I hated it when somebody called my startup stupid…by@mohitmamoria
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8,258 reads

I hated it when somebody called my startup stupid…

by Mohit MamoriaJuly 21st, 2017
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<strong>Not once, not twice, but an uncountable</strong> number of times I’ve been told that the startups I was building were laughingly stupid. Every time, someone said the words ‘your startup’ and ‘stupid’ in the same sentence, I wanted to punch him/her in the face. The conversation usually went like this -
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But I do the same to others now.

Not once, not twice, but an uncountable number of times I’ve been told that the startups I was building were laughingly stupid. Every time, someone said the words ‘your startup’ and ‘stupid’ in the same sentence, I wanted to punch him/her in the face. The conversation usually went like this -

“Hey, we are building something. Would like to know your thoughts on it…”

“Sure, go ahead. What do you do?”

“<Insert some sentences about making the world a better place and about putting a dent in the universe>.”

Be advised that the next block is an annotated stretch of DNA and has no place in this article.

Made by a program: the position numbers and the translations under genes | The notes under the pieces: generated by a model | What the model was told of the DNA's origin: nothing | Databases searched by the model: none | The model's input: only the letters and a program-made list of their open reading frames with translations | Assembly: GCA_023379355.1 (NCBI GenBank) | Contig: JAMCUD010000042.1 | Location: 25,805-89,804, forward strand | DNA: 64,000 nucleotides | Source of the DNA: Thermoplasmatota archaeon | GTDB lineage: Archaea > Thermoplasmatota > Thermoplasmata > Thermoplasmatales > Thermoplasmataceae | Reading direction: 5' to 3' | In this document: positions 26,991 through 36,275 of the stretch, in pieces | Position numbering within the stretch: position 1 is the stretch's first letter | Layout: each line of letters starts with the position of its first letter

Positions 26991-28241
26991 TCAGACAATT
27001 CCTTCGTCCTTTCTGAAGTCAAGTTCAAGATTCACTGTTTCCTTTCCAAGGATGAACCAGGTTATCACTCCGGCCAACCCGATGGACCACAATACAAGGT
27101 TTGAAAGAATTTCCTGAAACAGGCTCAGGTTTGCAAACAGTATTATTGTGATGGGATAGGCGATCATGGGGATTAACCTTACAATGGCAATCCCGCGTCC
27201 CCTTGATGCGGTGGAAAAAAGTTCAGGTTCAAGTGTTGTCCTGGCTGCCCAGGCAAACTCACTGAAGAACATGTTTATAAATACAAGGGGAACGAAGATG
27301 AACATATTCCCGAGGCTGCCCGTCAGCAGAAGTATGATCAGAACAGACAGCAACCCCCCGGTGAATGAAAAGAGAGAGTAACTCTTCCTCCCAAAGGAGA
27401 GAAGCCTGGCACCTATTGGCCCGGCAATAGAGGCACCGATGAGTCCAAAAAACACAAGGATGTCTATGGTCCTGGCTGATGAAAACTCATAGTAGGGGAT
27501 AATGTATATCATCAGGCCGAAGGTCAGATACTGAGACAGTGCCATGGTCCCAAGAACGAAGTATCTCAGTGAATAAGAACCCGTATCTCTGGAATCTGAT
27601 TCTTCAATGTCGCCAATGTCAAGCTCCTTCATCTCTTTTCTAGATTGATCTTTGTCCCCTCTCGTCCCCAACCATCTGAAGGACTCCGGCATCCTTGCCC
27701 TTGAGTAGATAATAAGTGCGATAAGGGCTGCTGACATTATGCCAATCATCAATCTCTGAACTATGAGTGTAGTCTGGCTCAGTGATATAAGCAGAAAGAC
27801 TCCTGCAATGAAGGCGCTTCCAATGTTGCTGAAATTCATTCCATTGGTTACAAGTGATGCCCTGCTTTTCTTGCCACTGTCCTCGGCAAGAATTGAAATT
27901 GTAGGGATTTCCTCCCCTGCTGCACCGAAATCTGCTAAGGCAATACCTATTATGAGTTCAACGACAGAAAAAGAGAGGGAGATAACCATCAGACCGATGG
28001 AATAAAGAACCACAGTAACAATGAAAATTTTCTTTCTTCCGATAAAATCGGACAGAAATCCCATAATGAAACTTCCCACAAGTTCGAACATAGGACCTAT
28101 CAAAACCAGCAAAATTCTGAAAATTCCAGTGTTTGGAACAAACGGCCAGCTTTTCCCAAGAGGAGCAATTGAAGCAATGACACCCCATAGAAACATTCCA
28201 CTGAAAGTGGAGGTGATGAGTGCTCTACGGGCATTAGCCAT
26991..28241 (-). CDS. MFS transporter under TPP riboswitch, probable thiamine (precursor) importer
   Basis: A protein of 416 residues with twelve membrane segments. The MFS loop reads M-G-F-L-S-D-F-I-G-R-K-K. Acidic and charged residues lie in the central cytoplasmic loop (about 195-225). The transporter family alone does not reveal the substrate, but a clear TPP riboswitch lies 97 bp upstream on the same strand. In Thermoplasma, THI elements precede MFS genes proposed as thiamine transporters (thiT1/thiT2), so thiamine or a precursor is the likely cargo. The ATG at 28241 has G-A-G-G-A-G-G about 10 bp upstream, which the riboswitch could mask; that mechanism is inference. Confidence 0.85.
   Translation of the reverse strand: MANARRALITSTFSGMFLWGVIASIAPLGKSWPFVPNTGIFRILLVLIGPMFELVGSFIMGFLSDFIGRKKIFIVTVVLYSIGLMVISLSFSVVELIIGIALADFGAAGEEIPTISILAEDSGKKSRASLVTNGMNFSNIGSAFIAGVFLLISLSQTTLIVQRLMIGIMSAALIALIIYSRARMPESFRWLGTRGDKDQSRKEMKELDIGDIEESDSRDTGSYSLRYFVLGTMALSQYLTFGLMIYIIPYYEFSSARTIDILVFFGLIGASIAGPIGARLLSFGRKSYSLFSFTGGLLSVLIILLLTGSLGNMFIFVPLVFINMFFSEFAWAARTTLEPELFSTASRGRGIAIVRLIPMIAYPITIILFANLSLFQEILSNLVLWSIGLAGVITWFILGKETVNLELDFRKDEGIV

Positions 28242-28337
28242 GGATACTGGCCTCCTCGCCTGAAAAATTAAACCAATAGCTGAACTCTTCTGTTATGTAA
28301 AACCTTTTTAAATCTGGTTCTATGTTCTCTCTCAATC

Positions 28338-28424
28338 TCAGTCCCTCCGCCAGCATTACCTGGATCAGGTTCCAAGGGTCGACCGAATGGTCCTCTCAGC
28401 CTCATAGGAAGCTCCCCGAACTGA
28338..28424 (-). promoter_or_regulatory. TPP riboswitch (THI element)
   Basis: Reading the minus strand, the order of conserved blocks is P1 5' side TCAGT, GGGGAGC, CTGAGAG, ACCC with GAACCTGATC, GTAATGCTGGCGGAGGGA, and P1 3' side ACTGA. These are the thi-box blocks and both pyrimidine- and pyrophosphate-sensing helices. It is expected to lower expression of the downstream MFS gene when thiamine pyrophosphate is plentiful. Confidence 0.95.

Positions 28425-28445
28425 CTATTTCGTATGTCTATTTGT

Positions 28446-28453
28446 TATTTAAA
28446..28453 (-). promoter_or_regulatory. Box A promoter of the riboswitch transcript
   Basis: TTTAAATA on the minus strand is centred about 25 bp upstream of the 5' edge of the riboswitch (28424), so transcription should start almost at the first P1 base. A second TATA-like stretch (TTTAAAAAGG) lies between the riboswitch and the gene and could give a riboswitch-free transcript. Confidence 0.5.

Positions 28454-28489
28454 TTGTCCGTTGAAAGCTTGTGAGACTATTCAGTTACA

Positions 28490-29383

“That’s just stupid.”


In the beginning, I would take my fallen face and leave. After the story had repeated for a few more times, I started asking to follow up with more questions, mostly out of frustration.

“Why do you think so?” I’d ask.

I would get one of the following answers.

“Because there’s no market for this.”

“Because if I am using the current best alternative, I will not move away from it just for this additional feature.”

“Because <insert a large company name here> might bake this feature in their already successful product.”

“Because it is too ahead of its time.”

For each of those reasons, I had answers.

There’s no market? We’ll create one.

Won’t you migrate? We’ll offer discounts.

Someone else might build it? We are David, and we’ll demolish the Goliath.